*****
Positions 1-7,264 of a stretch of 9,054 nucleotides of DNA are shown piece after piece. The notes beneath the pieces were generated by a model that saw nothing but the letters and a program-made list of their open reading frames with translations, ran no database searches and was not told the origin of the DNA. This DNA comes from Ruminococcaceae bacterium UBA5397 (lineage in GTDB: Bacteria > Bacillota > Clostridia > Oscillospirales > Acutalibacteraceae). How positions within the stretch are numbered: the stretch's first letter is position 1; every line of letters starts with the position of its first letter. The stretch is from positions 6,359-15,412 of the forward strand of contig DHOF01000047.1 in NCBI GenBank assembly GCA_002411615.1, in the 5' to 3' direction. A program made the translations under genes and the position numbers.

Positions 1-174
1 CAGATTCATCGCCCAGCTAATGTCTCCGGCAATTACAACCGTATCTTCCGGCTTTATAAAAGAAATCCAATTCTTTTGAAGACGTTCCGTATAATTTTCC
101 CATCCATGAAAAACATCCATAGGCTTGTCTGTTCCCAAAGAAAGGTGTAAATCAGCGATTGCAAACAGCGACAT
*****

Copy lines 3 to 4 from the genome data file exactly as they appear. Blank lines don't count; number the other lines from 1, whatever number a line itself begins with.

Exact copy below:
1 CAGATTCATCGCCCAGCTAATGTCTCCGGCAATTACAACCGTATCTTCCGGCTTTATAAAAGAAATCCAATTCTTTTGAAGACGTTCCGTATAATTTTCC
101 CATCCATGAAAAACATCCATAGGCTTGTCTGTTCCCAAAGAAAGGTGTAAATCAGCGATTGCAAACAGCGACAT